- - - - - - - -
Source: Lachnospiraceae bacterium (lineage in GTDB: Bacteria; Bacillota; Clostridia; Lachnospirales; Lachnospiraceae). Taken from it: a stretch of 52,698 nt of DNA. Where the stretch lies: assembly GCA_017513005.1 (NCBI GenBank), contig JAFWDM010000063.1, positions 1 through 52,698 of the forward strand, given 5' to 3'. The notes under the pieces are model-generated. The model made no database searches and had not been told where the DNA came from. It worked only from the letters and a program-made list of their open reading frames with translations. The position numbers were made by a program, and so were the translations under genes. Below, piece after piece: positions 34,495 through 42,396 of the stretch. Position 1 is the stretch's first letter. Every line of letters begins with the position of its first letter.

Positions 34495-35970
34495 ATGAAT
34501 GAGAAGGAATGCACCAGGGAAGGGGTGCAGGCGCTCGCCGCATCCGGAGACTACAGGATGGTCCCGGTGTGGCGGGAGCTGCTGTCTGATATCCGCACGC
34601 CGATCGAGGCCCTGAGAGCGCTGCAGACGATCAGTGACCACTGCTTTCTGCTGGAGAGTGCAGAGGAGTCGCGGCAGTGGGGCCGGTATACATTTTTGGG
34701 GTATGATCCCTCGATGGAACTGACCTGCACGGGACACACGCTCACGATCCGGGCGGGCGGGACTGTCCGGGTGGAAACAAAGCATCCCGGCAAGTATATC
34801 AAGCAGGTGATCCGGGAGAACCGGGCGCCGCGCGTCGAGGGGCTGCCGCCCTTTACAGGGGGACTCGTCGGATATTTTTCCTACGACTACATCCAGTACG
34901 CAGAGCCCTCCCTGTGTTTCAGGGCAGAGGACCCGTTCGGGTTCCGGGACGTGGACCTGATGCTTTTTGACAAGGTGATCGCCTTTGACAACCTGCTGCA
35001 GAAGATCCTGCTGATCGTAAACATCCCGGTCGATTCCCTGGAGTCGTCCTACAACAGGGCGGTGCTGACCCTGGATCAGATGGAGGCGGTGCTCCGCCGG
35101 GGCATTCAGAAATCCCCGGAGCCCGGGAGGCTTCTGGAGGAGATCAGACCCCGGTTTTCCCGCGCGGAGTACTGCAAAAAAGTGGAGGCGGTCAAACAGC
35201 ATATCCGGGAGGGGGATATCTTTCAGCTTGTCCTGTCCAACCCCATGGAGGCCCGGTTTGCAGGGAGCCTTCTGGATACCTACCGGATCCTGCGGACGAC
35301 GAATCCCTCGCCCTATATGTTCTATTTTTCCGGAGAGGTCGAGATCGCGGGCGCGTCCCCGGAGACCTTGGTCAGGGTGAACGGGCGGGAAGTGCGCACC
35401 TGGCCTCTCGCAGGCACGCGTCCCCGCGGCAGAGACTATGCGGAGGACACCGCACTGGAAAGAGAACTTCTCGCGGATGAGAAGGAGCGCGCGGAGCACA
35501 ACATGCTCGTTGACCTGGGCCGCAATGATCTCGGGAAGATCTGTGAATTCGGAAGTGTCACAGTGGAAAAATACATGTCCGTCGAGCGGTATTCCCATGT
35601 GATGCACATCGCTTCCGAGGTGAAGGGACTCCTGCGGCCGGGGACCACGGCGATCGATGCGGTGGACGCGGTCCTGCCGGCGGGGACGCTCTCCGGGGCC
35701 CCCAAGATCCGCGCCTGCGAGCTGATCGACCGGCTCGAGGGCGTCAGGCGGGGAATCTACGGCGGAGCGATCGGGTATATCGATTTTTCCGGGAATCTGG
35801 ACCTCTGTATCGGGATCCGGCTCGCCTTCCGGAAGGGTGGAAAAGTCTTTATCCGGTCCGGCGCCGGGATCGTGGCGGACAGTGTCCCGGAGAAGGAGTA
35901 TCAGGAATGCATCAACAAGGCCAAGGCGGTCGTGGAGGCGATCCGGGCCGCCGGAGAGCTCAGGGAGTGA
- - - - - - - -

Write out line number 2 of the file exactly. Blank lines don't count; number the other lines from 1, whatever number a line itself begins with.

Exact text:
Positions 34495-35970